A persona is an archetype or a fictional representation of the customer group experiencing problems. Personas are used to drive design and feature decisions, focusing the product team on creating the right solution for the customer, thus reducing the subjective nature of feature decision-making.
From there, a customer journey is created, to show the process and journey a customer follows in order to achieve their goals. More than just a step-by-step task process, customer journeys are an important technique used to understand the time, context, device and most importantly, the feelings of the customer.
If we dive straight into the design process without having completed the previous stages, we’ve done so with very little but assumptions. Which means we run the risk of designing for ourselves, based on our needs instead of real users’ needs. It is critical to keep customers at the core of the UX process.
UX Design develops and evolves with technology. Borrowing heavily from the Agile process and Google’s famous 5-day sprints, modern UX Designers are moving away from waterfall delivery and are adopting a rapid, lean, and focused approach to releasing a product that can be built, tested, and validated quickly.
The concept and design phase gives the opportunity to explore low fidelity concepts, show them to real customers, hence probing if the product or feature is a truly useful, usable, and meaningful solution. This is a collaborative, iterative process which is critical in establishing the fundamental User Experience of the product.
Using low fidelity methods such as whiteboards and paper allow UX Designers to adapt and refine quickly before becoming attached to a particular design solution.
If you’ve worked with an Information Architect before, you’re likely to be familiar with this phase. It’s about creating wireframes and the design blueprint that details the page hierarchical structure, content areas, as well as the interactions between functions and pages.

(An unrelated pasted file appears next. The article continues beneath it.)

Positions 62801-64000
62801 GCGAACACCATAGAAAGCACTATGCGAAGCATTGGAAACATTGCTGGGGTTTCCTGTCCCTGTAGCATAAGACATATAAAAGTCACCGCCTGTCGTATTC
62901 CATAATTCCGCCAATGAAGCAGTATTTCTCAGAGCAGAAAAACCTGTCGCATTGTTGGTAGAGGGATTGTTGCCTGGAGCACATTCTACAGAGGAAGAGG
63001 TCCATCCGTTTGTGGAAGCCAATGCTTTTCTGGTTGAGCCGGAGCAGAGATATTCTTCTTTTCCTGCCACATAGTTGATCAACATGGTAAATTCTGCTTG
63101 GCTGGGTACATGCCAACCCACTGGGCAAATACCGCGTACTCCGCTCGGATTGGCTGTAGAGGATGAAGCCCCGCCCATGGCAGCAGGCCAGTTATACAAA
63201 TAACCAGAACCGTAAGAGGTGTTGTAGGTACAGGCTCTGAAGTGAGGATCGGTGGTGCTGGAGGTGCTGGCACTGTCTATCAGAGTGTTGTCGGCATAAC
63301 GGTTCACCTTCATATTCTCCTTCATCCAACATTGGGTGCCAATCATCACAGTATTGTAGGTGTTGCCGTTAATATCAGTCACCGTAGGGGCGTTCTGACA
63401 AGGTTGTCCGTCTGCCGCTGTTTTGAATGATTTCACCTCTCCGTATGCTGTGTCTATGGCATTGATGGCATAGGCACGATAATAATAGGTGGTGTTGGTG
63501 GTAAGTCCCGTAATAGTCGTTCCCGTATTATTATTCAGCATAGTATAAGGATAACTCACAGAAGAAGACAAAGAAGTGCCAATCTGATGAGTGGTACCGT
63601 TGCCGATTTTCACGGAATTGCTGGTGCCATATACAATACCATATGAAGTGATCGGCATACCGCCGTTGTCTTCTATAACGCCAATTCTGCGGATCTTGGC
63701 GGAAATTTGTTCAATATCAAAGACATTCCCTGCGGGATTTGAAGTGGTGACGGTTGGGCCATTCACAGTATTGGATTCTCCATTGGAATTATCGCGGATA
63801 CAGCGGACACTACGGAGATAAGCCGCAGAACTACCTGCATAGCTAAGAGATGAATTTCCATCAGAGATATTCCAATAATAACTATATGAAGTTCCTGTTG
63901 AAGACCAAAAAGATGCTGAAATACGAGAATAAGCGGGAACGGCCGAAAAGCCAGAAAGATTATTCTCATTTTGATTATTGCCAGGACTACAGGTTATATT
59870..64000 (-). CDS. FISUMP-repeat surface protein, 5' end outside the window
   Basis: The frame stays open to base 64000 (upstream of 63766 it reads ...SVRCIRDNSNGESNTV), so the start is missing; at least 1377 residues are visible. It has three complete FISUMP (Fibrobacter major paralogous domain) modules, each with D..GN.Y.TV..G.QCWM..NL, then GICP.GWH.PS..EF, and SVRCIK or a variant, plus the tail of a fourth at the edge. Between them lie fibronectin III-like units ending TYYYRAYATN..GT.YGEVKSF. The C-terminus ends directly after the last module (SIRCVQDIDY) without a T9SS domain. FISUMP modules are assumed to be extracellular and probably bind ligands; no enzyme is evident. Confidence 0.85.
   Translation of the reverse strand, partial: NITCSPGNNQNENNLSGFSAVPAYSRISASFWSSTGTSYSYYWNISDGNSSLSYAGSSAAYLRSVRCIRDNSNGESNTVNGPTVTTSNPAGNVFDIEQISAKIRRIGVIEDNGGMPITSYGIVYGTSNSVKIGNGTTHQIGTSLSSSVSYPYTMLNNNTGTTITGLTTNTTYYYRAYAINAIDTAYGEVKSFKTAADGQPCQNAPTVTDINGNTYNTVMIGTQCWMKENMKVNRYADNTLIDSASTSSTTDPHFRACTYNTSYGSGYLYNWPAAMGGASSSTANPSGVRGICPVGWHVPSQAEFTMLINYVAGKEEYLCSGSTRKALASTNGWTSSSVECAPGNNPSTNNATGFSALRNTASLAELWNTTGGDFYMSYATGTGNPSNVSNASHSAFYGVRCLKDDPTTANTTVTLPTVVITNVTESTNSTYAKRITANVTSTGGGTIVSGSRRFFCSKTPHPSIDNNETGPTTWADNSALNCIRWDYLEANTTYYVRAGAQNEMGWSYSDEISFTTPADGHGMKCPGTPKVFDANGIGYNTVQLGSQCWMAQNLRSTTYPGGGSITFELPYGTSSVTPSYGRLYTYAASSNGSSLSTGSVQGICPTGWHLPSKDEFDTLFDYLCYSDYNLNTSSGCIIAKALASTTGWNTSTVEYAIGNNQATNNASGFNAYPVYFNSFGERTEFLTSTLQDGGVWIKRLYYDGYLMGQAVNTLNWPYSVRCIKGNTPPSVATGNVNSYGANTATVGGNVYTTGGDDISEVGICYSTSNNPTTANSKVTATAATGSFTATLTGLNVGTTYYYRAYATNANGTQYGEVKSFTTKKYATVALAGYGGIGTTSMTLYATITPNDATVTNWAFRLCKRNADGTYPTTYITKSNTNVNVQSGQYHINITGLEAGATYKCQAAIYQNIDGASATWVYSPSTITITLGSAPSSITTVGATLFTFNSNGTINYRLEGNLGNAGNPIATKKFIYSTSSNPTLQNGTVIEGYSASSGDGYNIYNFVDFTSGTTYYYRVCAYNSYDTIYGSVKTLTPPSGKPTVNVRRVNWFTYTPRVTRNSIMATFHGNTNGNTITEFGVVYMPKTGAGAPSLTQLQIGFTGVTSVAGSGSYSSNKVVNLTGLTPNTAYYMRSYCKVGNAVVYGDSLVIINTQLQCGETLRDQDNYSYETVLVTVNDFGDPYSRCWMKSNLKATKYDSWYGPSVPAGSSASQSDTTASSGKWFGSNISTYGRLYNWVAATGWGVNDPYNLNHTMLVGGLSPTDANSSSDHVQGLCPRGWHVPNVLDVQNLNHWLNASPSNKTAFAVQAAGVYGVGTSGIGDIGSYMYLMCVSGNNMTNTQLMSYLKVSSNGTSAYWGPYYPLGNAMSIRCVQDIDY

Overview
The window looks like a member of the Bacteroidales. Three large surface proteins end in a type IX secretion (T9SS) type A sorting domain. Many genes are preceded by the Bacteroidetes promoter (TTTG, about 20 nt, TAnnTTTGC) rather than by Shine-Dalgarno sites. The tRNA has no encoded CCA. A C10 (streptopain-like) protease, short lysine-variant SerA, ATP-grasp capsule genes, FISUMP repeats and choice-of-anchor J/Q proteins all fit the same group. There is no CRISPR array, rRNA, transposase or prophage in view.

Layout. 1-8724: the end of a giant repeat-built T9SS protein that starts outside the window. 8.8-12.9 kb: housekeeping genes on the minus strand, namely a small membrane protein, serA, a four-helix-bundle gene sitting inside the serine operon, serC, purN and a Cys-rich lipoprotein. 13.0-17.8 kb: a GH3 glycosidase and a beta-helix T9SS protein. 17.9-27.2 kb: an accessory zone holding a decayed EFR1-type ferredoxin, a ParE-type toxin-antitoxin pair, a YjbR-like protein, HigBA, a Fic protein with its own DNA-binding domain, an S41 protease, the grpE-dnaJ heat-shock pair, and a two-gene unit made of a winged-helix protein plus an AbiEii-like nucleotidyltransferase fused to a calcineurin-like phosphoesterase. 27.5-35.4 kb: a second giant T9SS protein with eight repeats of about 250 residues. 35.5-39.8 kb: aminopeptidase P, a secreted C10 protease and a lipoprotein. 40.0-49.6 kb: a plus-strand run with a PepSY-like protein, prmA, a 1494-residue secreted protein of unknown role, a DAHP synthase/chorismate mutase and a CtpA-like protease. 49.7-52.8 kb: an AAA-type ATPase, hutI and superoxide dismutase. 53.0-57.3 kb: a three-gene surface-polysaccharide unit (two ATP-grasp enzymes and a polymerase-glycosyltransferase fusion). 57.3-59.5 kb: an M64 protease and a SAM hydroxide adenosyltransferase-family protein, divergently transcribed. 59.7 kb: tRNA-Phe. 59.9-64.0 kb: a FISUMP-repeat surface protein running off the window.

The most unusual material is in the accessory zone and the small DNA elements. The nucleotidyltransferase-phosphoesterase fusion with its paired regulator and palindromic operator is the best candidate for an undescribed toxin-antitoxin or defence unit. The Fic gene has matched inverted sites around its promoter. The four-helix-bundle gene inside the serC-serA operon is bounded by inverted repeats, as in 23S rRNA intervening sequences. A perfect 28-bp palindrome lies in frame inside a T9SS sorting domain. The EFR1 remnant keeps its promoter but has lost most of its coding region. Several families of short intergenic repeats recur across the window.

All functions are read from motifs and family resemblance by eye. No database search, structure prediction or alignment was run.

In this design sprint approach, UX Designers work closely with Developers to ensure that they’re building the right thing at the right time and solving the right problem for the right customer.
UX Design considers all aspects of the user’s interaction with a product by ensuring its features and design are optimised, useful, desirable, necessary, and reflective of both the brand and client’s needs.
A UX Designer works at fulfilling a company’s objectives by satisfying the needs, goals, and motivations of a user. By considering the human experience above other elements, UX Design plays a fundamental role in retaining the attention and loyalty of users.
The value of UX Design doesn’t end after a product launch date, but involves itself throughout the product’s lifespan, using feedback to develop and roll out updates that continue to generate customer satisfaction.
Good UX Design has the potential of increasing and retaining users, directly impacting a company’s bottom line. Bad UX Design, on the other hand, encourages users to take their business elsewhere.
With user research as a guiding light, every element and process of UX Design is prioritised and justified by data, ensuring a product is designed to satisfy a real user. For businesses of all sizes, the value of UX Design in a product’s creation and development is unquestionable.
Ensure you understand the fundamentals of UX Design and give your users the right experience by joining one of our UX courses today.